2019 Predictions: How Will 5G, Edge, and Cloud Play Out?

Providers should be making infrastructure work for everyone in 2019, improving efficiency and opening up networks for all apps on their infrastructure.

Nathan Rader

March 6, 2019

4 Min Read
2019 Predictions: How Will 5G, Edge, and Cloud Play Out?
(Image: Pixabay)

2019 could be a pivotal year for the industry as 5G edges toward launch. Meanwhile, new use cases in cloud computing and Internet of Things (IoT) are driving greater-than-ever demand for high-capacity, low-latency connectivity.

Here are four predictions about the telecoms industry’s course in 2019:

Providers will race to deploy 5G, but monetization will prove a challenge

The race is on to market 5G the quickest and be the first to claim it as a standard. Multiple providers have been conducting tests in various places around the world, and the rollouts will only increase as they look to gain the upper hand.

But this battle could be costly. Consumer need for 5G isn’t as great as it was for previous generations. 4G can handle most consumer use cases−streaming, gaming, browsing, etc.−and most people are fairly comfortable with the performance.

5G’s main benefit is providing increased capacity, not speed and latency, making it more of a technical development. Being the first 5G standard network will be a marketing coup but may not attract the consumer accolades and demand it once promised. 

We’ll start seeing more edge computing making use of 5G

Many tout edge computing as the next big thing, but there is still a way to go before it becomes fully mainstream.

5G will be a major kick start in this direction. Standalone edge devices (those that directly link to the cloud) are reasonably rare, at least on a large scale. However, with 5G a huge number of network-connected devices will come into contact with the cloud and start to become edge computing devices.

However, it might not be the year of edge computing innovation that some hope for

A question remains: Who is going to make use of the fresh potential for edge computing? Mobile devices themselves are fairly powerful nowadays, and many are able to run some AR processes effectively, meaning you don’t need edge at the bottom of the machine to enhance its compute power.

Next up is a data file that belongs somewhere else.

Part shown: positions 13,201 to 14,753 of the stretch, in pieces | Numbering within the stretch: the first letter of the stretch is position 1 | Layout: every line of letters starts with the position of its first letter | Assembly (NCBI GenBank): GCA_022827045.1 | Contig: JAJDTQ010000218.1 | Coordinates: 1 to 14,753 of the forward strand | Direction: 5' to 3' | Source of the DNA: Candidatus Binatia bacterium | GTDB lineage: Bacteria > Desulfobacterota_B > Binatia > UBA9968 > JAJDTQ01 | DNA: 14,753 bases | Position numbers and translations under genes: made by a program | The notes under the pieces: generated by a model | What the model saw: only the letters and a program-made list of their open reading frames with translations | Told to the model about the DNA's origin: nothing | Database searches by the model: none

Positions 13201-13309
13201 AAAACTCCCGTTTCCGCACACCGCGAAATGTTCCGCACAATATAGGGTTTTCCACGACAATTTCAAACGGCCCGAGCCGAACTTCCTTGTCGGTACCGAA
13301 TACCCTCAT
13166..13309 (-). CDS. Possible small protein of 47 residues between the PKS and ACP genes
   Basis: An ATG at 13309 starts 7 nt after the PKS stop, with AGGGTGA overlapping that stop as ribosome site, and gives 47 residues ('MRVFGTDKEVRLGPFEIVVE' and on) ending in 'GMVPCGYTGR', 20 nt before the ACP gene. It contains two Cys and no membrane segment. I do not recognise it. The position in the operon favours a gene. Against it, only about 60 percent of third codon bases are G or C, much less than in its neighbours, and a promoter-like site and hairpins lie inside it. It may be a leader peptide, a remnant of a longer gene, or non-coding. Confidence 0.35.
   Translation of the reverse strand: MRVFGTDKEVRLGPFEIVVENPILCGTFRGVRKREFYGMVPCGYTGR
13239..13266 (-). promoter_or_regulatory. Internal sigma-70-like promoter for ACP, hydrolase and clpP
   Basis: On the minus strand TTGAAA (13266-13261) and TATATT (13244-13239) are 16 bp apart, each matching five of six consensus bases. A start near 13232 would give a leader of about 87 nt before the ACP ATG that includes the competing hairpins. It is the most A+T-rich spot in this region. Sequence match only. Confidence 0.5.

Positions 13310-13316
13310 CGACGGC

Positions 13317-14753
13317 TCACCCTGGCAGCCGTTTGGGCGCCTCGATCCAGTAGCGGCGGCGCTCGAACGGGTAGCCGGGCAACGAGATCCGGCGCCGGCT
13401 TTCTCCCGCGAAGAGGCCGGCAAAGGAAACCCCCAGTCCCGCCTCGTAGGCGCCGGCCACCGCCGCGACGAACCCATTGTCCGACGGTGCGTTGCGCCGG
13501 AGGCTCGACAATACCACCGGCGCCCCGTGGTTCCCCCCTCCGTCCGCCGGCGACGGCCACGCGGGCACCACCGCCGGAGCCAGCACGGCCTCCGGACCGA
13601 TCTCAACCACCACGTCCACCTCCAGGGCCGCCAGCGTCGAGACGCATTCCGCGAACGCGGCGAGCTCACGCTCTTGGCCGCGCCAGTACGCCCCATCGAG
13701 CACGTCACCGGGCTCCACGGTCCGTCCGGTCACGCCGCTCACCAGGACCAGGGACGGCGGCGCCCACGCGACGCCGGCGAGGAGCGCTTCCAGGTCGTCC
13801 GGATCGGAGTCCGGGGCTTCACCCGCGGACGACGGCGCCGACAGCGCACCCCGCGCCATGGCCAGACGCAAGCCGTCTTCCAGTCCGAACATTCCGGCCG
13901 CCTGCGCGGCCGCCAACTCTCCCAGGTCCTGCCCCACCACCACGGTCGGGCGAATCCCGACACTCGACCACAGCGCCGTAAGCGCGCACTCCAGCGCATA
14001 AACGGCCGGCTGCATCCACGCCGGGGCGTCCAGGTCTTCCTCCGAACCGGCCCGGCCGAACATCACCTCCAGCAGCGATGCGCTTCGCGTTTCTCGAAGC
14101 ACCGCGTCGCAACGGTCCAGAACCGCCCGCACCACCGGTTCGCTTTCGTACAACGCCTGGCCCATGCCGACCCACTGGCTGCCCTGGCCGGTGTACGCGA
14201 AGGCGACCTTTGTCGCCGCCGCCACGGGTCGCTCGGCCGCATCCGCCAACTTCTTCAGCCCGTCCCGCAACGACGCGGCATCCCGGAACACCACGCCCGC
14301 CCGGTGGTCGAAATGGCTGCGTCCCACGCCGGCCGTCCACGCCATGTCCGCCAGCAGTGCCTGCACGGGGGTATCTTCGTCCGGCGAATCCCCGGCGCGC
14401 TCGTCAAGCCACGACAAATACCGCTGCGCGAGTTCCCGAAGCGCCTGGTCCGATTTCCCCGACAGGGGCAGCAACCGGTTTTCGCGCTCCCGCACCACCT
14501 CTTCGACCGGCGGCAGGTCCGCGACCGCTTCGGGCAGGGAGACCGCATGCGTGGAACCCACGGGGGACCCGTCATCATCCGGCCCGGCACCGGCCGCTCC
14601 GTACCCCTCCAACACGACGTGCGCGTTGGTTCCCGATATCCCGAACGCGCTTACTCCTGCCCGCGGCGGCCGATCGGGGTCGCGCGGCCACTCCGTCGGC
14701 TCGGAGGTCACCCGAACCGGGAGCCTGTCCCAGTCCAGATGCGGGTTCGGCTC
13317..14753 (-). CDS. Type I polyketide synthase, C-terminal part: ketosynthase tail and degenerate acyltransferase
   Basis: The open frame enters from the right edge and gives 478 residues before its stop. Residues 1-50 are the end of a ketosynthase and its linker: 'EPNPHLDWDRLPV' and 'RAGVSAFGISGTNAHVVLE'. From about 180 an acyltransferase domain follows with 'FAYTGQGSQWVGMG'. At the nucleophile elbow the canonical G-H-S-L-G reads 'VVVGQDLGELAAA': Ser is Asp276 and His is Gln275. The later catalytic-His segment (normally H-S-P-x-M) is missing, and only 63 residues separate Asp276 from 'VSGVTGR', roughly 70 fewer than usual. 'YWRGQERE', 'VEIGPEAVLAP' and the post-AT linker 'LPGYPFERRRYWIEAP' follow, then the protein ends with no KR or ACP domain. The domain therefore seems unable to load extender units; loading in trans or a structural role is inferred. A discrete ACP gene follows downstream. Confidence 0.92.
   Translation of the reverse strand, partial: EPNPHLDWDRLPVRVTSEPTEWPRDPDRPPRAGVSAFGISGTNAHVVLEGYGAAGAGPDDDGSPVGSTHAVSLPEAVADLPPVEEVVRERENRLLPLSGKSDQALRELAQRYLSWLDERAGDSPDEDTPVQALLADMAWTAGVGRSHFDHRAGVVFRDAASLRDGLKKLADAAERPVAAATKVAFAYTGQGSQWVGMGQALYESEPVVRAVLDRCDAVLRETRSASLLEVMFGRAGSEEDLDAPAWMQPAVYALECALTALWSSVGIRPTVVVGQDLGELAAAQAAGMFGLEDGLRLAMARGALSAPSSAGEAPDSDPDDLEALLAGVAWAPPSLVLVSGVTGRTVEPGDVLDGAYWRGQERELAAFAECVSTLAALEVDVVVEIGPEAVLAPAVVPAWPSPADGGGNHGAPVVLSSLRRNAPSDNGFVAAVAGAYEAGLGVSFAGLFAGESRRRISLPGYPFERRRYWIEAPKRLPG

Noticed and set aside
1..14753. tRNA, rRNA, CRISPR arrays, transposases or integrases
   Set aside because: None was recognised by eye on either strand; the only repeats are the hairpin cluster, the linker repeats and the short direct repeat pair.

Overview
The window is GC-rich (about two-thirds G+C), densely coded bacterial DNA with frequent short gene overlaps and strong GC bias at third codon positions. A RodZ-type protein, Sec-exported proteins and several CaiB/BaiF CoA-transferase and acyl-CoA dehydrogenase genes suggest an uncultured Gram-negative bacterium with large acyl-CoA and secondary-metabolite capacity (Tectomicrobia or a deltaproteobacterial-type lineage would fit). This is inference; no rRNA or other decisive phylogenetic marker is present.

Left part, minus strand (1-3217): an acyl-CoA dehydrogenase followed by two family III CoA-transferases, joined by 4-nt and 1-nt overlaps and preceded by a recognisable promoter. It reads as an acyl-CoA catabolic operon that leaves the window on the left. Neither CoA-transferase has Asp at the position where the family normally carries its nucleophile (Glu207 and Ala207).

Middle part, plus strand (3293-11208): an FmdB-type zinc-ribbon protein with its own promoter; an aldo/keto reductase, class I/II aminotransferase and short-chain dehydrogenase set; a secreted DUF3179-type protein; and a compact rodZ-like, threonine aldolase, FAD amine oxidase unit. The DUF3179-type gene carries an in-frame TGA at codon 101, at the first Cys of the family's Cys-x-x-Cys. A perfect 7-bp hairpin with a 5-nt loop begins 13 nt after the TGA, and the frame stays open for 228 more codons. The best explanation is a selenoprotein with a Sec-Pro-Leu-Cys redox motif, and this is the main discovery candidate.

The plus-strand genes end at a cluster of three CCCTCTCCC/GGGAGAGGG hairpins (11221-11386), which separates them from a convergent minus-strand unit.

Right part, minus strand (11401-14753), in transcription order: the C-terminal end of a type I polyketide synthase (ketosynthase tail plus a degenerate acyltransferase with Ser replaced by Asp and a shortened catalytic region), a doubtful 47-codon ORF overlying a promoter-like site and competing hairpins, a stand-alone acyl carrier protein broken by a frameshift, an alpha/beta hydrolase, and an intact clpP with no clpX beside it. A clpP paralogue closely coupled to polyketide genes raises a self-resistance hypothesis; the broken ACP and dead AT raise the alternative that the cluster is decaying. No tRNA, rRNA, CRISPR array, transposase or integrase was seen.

The same goes for self-driving cars; another innovation people are watching closely for a 5G and edge effect. There's certainly an interest in putting data closer to the user in this case, but again, a lot of compute power can be delivered directly within cars themselves.

There are use cases that telecoms providers can leverage to demonstrate the importance of using 5G and edge together, but the challenge once again is monetization. Current examples include location-specific use cases such as museums tapping into AI or local caching of media, and for phone related tools where Wi-Fi capacity won’t be enough.

However, it’s quite challenging to do these things on a commercially viable level, and it doesn’t seem that the industry will revolutionize this in 2019.

Telecoms operations will start trying to become more like software companies

Because of the monetization challenges faced by telecoms companies when it comes to 5G and IoT, 2019 could be the year where many collaborative telecoms groups and communities grow as they try and pivot towards becoming software companies.

The challenge will be in the competition and development of differing standards between these groups. As new technologies arrive, each company will be vying to define the standard. This “too many cooks” approach can create significant confusion and wipe out the benefits of collaboration.

Cloud computing companies have benefited from collaboration on open source−one only needs to look at the number of different enterprises centered around creating products based on Linux or Kubernetes to see that open source can prove to be a viable business model. 

Telecoms providers should be looking at doing the same in 2019 by making infrastructure work for everyone, improving efficiency and opening up networks for all apps on their infrastructure.


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About the Author(s)

Nathan Rader

Nathan Rader is Director of NFV Strategy at Canonical

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